Short-horned sculpin seem to recover fully from at least 10 h of exposure to 2.0 mg l-1 DO2 without notable agitation. The ecological relevance of the sculpin's hypoxia tolerance is not readily apparent. These animals reside in cool, near-shore habitats(Scott and Scott, 1988) and,to our knowledge, are not regular visitors to tidepool environments that may be exposed to fluctuating oxygen levels. This animal's ability to survive hypoxia is more likely to be related to its sedentary nature, rather than to a specific environmental adaptation, although hypoxia tolerance is widespread amongst marine cottids (Martin,1996). The capacity to survive periods of oxygen limitation may also relate to the short-horned sculpin's nature as an opportunistic predator. Sculpins can be regularly observed preying on fish close, or equal to their own body size in the laboratory (T.J.McC., personal observations). During these events, prey can be held in the mouth for extended periods of time(several hours) before being fully consumed. This causes obvious changes in the ventilatory characteristics of the predator, as the buccal cavity is almost entirely blocked in some instances. Although arterial oxygen content is not known during these times, it seems reasonable that the inhibition of ventilation caused by the bolus of food could substantially reduce oxygen uptake resulting in systemic hypoxia. Regardless of when a high resistance to oxygen debt is critical to survival, short-horned sculpin are a useful model to help in understanding the underlying mechanisms.
This study provides the first information regarding cardiac adenosine levels in fish. The range of adenosine contents noted for sculpin cardiac muscle is very similar to those observed in reptiles and mammals. The lizard Agama stellio stellio had heart adenosine levels ranging from 1.8 to 13.5 nmol g-1 (Michaelidis et al., 2002) and in isolated perfused guinea pig hearts, levels were from 0.5 to 7 nmol g-1 (Rubio et al., 1974). This is remarkable considering the obvious differences in temperature and metabolism between these groups. Sculpin generally maintained cardiac adenosine levels throughout extended periods of hypoxia, showing only a trend towards accumulation following 6 h at 2.0 mg l-1 DO2, which decreased after an additional 4 h of exposure. Preliminary experiments with more hypoxia-sensitive species,Atlantic cod Gadus morhua and rainbow smelt Osmerus mordax,yielded similar results. In contrast, cardiac adenosine levels can increase up to 55-fold following the onset of ischemia in mammals(Mullane and Bullough, 1995). Elevated plasma lactate concentrations indicate that fish were subjected to a level of hypoxia sufficient to impair aerobic metabolism. This suggests that the lack of adenosine accumulation cannot be ascribed to an adequate supply of oxygen.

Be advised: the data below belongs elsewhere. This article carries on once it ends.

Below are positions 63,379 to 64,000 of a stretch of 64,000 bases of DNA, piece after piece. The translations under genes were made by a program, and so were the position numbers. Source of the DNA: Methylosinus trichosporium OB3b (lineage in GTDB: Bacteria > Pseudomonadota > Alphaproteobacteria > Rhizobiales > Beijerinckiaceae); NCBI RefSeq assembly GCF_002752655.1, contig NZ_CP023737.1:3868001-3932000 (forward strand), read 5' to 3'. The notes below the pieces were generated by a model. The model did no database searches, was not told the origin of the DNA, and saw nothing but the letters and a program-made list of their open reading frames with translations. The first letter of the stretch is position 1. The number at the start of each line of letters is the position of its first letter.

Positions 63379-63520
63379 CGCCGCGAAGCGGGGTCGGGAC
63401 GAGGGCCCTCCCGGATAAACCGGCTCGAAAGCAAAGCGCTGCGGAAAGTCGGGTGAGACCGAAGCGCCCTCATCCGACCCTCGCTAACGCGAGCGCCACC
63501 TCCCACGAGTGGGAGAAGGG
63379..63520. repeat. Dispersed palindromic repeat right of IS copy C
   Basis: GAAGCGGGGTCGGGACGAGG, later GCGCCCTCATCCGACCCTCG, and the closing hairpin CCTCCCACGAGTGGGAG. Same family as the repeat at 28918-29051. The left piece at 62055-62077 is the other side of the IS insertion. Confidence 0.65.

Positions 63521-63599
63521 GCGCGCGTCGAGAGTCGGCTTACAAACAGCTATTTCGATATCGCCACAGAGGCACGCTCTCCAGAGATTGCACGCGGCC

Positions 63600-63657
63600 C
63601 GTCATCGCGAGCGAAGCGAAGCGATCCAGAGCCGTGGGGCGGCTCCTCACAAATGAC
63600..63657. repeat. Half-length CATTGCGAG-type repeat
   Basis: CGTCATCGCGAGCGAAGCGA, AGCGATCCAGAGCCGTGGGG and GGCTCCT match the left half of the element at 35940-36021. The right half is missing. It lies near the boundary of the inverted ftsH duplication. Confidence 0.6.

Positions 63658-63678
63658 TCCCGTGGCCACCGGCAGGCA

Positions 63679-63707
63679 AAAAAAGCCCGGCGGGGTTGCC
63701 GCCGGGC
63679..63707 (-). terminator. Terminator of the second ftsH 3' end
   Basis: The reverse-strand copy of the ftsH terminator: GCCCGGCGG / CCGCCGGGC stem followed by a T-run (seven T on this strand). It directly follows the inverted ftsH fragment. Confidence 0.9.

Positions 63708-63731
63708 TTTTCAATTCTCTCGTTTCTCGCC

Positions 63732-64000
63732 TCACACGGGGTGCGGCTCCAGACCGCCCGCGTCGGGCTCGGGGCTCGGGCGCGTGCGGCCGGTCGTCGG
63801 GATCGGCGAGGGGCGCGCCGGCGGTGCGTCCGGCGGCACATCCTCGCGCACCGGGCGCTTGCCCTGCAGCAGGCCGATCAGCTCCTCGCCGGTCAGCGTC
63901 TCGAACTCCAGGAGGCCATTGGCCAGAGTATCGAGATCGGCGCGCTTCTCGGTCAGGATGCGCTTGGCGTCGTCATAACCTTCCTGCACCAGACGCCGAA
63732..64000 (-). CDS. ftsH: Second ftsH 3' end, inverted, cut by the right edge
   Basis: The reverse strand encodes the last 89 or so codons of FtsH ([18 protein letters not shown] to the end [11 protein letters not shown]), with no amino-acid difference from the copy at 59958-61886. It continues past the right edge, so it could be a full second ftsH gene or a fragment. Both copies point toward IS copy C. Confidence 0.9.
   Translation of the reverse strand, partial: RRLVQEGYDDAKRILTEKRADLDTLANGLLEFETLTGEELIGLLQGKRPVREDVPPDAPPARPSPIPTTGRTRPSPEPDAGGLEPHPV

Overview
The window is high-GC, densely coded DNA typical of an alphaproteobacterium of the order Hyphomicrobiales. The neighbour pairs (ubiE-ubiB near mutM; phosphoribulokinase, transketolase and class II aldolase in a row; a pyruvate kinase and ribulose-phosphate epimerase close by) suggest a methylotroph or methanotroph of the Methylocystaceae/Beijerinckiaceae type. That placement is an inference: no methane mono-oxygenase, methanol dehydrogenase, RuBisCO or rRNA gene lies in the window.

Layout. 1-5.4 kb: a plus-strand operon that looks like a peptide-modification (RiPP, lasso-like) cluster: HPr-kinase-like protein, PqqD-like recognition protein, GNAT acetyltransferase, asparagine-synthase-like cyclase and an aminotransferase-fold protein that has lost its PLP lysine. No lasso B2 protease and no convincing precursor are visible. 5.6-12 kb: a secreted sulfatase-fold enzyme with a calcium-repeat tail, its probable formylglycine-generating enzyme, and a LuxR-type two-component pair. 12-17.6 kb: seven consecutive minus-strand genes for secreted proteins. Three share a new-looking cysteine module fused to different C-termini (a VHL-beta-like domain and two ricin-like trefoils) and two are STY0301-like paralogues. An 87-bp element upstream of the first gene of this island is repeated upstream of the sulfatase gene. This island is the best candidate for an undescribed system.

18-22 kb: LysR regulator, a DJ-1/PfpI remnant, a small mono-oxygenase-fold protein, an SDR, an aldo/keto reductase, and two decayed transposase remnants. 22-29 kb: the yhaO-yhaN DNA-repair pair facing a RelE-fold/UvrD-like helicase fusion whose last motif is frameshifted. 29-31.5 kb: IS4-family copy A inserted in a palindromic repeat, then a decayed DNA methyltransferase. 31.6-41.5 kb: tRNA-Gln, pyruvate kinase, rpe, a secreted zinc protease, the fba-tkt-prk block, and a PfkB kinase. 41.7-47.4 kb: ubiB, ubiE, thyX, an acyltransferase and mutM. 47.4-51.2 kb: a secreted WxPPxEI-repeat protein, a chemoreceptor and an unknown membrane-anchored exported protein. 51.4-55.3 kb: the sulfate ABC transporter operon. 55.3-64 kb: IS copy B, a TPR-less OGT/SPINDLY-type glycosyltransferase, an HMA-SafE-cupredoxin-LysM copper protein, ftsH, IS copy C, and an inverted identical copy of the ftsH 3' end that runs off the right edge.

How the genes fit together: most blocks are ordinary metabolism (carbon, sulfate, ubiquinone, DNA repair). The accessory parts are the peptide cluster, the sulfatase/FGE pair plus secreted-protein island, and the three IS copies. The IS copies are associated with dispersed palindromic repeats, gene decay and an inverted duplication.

The capacity of sculpin to avoid cardiac adenosine accumulation in the presence of hypoxia is probably due to the observed depression of cardiac activity. Cardiac output declined in concert with heart rate while stroke volume was maintained during hypoxia. In some teleosts stroke volume is increased during hypoxia and cardiac output is defended to some extent at lower heart rates (Farrell,1982; Fritsche and Nilsson,1989). Stroke volume in the sculpin is quite high relative to other teleosts, 1.23±0.06 ml kg-1 compared to about 0.5 ml kg-1 (Farrell and Jones,1992), and may have a limited scope for further increase at low heart rates. Although this interpretation is speculative, it seems clear that short-horned sculpin do not attempt to maintain normal cardiac output under hypoxia. Oxygen consumption in short-horned sculpin correlates well with changes in heart rate (Campbell et al.,2004). A large drop in cardiac activity should therefore substantially reduce the oxygen requirements of the animal and help to preserve high-energy phosphate levels throughout hypoxia. Given that plasma lactate levels were elevated while cardiac adenosine levels were maintained throughout hypoxia, it seems reasonable to assume that anaerobic metabolism was robust enough to defend ATP levels in the sculpin heart. An alternative explanation is that cardiac adenosine washout may be quite rapid, obscuring increases in production under hypoxia. This seems unlikely considering blood flow parameters were reduced under hypoxia, recovered fully subsequent to reoxygenation, and no functional impairment was evident that may have indicated injuries related to ATP depletion.